Anna Mitchell Ralston is just like your average 12-year-old, except for one little thing. She’s one of the best baton twirlers in the nation.
And the Gainesville Middle School seventh-grader relishes that fact.
“I think it’s cool to be different than everybody else, because not a lot of people do it,” the tween said.
In July, Anna Mitchell traveled to Indiana to compete against other girls in the Youth on Parade twirling championships. Once there, she captured the title every young girl coveted — Pre-teen Intermediate pageant winner.
“It’s not really a pageant,” Anna Mitchell’s mother Lisa Ralston said. “It’s more like a twirling competition.”
Anna Mitchell’s current title is the highest rank any baton twirler her age and skill level can achieve. She beat 34 other competitors, who won their own state and regional titles, to lay claim to it.
But the young girl reveled in more than her award. She appreciated her fellow competitors as well as their cultures and made friends along the way.
“It’s fun to get to see all these different people from around the world,” Anna Mitchell said.
To compete at the national level, Anna Mitchell first had to win Miss Majorette of Georgia. She did in the summer.
At the July competition in Indiana, Anna Mitchell performed two twirling routines, a walk and an interview. She placed in the top 10 in each individual event, but it required hard work and countless hours of practice.
“It’s like our sport, just like somebody will play football,” Lisa Ralston said. “It’s like her thing.”
And baton twirling is more complicated and time-consuming than it seems. The sport is divided into four difficulty ranges, including novice, beginner, intermediate and advanced.
With the intermediate title beside her name, Anna Mitchell will now progress to the advanced difficulty this year. The rise to advance will require Anna Mitchell to add 10 seconds in her baton twirling routine.
She also may have to switch to a longer baton. Anna Mitchell uses a 26-inch baton, which is no longer than the length of her arm. But if her fingers go past the baton, she will have to get a new one.
“She can probably use them for the rest of this year. It’s just like buying football equipment,” Ralston said, meaning as children grow, they need equipment to suit their needs.
Anna Mitchell doesn’t seem fazed by the changes, and for good reason.
At 5 years old, she began baton twirling lessons. She didn’t compete until she qualified as a novice, but she’s been competing for most of her life.
Anna Mitchell said she doesn’t really get nervous anymore before competitions.
“I’m pretty much used to it,” she said.
A typical routine for Anna Mitchell includes some combination of strut, solo, two-baton and duet sections. In the strut routine, she must complete five “legs” and follow an “X” shape throughout it. But not every routine uses each section.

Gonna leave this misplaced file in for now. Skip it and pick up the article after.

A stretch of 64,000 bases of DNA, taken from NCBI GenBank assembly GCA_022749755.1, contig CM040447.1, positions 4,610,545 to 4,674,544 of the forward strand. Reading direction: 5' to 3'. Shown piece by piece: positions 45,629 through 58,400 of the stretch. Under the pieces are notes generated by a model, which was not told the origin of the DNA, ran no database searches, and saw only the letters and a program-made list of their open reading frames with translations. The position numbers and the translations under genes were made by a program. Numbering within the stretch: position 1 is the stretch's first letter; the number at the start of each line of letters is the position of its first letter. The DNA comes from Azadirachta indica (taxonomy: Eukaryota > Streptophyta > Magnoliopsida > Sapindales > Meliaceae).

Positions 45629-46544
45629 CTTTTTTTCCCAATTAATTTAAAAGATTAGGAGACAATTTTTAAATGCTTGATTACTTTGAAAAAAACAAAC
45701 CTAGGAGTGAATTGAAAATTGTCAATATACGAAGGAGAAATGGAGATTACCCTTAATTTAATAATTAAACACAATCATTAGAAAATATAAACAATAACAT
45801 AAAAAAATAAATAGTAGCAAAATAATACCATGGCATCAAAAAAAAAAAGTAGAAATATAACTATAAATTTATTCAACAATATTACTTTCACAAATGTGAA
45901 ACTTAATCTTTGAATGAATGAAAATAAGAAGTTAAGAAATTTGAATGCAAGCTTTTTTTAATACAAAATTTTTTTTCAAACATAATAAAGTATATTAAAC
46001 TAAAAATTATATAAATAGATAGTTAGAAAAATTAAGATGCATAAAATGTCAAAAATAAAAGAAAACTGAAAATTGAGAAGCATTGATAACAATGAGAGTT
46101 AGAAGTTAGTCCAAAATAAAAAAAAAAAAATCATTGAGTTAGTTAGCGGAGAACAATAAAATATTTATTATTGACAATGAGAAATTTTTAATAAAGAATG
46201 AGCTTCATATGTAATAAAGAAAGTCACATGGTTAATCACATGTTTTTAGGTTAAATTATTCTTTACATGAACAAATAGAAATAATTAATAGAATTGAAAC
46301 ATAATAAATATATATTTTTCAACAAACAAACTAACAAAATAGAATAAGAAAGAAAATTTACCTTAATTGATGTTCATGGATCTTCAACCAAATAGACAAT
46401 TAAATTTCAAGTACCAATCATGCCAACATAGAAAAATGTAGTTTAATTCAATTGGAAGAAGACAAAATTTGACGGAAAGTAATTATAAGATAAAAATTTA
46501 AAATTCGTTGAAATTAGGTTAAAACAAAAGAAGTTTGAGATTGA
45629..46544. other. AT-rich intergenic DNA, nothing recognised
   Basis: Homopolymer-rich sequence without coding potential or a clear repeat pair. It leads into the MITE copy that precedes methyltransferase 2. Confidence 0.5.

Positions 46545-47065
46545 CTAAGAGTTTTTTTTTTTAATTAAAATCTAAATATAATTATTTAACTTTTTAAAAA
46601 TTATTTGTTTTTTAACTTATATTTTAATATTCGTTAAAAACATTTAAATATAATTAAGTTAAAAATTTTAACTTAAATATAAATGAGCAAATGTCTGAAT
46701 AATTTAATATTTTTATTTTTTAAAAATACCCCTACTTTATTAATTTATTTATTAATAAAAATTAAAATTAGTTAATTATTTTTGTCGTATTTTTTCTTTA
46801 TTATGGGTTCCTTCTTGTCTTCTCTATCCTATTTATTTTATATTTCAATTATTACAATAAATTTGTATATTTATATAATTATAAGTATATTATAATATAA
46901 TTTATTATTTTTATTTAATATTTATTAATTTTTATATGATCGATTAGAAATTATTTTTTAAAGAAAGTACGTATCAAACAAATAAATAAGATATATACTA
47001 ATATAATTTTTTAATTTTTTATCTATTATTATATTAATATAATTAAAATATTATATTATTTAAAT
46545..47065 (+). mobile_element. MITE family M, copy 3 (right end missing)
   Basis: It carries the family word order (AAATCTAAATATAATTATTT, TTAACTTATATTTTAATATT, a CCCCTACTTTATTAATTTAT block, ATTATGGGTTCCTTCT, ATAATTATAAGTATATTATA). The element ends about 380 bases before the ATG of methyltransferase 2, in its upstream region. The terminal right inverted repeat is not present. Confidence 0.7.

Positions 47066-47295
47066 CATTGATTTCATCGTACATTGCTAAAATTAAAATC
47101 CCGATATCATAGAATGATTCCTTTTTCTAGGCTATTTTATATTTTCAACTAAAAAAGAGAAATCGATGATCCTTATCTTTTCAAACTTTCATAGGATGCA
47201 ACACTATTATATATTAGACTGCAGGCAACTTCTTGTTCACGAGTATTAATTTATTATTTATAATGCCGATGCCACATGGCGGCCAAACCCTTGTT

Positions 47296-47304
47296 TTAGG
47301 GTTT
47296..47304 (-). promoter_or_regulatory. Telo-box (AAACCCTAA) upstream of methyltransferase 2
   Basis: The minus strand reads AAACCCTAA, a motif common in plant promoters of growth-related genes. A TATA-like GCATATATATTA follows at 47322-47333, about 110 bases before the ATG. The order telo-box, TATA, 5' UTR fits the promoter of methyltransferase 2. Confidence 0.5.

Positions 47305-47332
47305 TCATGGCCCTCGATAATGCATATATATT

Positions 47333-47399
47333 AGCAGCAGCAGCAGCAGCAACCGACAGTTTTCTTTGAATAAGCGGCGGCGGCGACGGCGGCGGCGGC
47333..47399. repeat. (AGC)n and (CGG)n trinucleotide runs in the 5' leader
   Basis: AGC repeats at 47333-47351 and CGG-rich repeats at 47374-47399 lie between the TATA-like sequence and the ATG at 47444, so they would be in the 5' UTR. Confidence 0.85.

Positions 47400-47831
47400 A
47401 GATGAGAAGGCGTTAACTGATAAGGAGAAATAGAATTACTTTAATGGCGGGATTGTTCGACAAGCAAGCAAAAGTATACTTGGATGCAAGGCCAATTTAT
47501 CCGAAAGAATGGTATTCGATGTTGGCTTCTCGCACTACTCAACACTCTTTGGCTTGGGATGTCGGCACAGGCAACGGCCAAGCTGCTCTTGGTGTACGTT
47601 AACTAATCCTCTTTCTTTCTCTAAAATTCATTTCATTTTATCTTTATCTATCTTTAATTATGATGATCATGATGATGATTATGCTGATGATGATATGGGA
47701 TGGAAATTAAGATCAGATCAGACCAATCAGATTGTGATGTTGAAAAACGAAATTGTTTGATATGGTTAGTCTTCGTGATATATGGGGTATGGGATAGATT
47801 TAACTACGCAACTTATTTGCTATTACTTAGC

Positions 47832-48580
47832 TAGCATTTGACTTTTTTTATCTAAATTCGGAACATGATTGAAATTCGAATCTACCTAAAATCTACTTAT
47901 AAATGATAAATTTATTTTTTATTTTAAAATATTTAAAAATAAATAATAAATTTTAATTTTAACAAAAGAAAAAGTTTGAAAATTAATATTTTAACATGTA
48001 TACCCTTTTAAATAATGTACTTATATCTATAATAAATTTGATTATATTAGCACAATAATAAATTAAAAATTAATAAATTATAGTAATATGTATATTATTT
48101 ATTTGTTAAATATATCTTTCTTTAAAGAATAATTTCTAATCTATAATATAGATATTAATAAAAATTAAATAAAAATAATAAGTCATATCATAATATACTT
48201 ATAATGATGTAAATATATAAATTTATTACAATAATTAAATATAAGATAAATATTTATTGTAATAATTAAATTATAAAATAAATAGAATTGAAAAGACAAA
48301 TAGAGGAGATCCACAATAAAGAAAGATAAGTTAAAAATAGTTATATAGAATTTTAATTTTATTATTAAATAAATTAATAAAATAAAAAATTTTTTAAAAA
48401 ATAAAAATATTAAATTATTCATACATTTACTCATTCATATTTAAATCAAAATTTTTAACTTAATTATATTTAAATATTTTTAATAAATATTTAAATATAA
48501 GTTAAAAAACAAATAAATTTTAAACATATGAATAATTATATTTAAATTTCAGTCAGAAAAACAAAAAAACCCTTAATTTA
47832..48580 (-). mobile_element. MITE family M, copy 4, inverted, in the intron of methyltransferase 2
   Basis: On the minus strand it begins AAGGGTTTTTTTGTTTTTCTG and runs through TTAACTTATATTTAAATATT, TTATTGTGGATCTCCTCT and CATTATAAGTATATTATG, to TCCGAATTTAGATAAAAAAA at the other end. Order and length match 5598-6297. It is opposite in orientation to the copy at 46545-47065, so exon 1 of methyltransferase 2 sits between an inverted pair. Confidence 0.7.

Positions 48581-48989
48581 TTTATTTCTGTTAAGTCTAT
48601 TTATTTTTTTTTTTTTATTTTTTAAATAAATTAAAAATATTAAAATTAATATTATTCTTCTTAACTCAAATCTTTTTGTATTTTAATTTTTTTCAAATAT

Strut is the dance portion of a routine, which demonstrates the athlete’s flexibility and control of the baton in the hand. It is one of Anna Mitchell’s favorites.
“I love to dance and strut has a dance aspect to it,” Anna Mitchell said.
The solo section is for special moves such as a fishtail or a neck roll.
“You can do tricks,” Anna Mitchell said.
In a two-baton routine, the twirler uses two batons instead of one, but it’s similar to a solo.
“It’s just like solo, but you have an extra baton,” Anna Mitchell said.
In a duet, another twirler joins the routine. Anna Mitchell prefers the duet section, because she likes dancing with another person, especially her best friend, Jessica Morlan of Thomson. Jessica, 9, holds the title of Juvenile Miss Majorette of America.
“I really love my partner, and I’ve known her for a long time,” she said. “It’s fun to get to twirl with just you and your best friend.”
Anna Mitchell mostly practices on her own, four or five days a week for an hour each day. She sporadically meets with her coach, Colleen Murphy.
“She’s really helped me a lot,” Anna Mitchell said.
She also meets with her six-member team in Atlanta on some weekends.
“This is our first year,” Ralston said. “You’ll go to competitions and compete on a team level.”
When she isn’t tied to baton practices, she takes dance classes three times a week and reserves her Saturdays for gymnastics.
While she keeps herself busy, the positives outweigh the negatives.
“She’s made so many friends,” Lisa Ralston said.
Even with her extracurricular activities, Anna Mitchell maintains good grades.
Anna Mitchell plans to continue twirling throughout middle and high school and into college. Championships allow competitors up to the college-age level.
“It’s a really fun sport,” she said.